I purchased the "hobo dime" above with the Medusa skull design last year. It looks like a 1916-D. Often the creations of the artist (or artists?) "Gyphongxin" duplicate award winning hobo nickels but I haven't found the prototype for this one. A store on Alibaba.com is selling these for $1.70 and they say they have 9837 pieces available. The seller also has one with a 1916-S reverse with 9995 available.

In hand the coins don't look particularly great. Other Chinese replicas do look great. I recommend anyone interested in the Chinese replica coin production quality listen to Charles Morgan interview Beth Deisher on the CoinWeek podcast.

There is a new wrinkle in how the coins are being shipped. The half-dollar at the top of the page sold on eBay for $4 with free shipping. It shipped from China to the nation of Georgia. (Not the US state, the former Soviet republic.) A different shipper slapped a sticker with a return address in Tbilisi over the first sticker. This process caused the replica to take six weeks to arrive. Why is the seller is willing to pay for double postage and send the coin around the world the long way? I suspect US Customs authorities are looking for and stopping these replicas.

I recommend everyone check out this Alibaba.com store. Perhaps the ancient Greek and Roman coins won't fool you. Perhaps the US coins or the world silver won't fool you. There are a few things in this store that look very good in a photo and sell for a dollar or two.

Friday, August 17, 2018

The Feather Heist

Good reporting on museum security: This American Life recently made an hourlong episode about the 2009 smash-and-grab burglary at the Natural History Museum, London. Bird carcasses and feathers worth more than $1,000,000 on the fly-fishing black market were stolen. Some have been recovered.

Thursday, July 26, 2018


If your are interested in coins there is little to see except the Numismatic Museum. The museum is a single room in the Central Bank of Iceland building. The room is open weekdays 1pm to 4pm. It is across the street from the Harpa concert hall and borders the park with Einar Jónsson’s statue of Viking settler Ingólfur Arnarson.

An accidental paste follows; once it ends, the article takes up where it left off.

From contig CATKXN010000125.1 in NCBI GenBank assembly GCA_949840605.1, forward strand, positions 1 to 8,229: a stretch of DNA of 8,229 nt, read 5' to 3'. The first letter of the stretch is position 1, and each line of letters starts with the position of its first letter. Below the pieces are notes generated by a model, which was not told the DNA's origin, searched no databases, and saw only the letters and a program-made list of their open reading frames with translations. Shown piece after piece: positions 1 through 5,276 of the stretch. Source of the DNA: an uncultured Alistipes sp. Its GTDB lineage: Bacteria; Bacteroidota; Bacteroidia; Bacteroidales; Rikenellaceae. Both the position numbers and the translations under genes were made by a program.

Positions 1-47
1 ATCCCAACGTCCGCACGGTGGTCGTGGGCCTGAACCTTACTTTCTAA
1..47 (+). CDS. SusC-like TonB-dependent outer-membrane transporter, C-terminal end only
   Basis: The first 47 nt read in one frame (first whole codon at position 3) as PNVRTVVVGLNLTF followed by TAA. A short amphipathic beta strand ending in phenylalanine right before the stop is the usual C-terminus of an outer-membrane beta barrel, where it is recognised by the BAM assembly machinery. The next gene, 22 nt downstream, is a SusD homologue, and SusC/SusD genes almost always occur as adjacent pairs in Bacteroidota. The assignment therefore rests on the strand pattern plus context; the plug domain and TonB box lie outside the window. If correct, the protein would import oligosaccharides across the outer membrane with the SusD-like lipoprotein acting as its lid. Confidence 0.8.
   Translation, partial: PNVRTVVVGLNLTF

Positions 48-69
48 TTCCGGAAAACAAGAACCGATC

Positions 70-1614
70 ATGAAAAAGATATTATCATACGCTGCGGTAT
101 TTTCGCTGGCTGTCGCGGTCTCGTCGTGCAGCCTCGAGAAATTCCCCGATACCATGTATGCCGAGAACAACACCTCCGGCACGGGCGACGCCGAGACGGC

The highlights are Halldór Laxness’s Nobel Prize medal and Thröstur Magnússon’s plaster design for the 100 kronur coin along with an obverse die.

There were no Viking coins on display.

Iceland’s 1930 Althing commemorative coins were on display. I had seen photos of these coins but the real ones look much more impressive than the photos.

I would have liked to purchase collector coins. (Some central banks, such as Ireland, have a retail window for collectors.) The guard at the Iceland central bank did not know about coins and the curator of the museum was on vacation at the time of my visit.

Other than the museum there is not much coin-related to do in Iceland.

Coins are still in use but I wasn’t getting many of the smallest denominations in change. At the nearby Landsbankinn bank branch I found a vending machine for coin rolls. The machine is labeled myntrullur which I believe is the Icelandic word for “coin rolls”. It seems to be a rare word — a Google search did not find a single instance. (Web searched found 20k examples of the related Norwegian word myntruller.)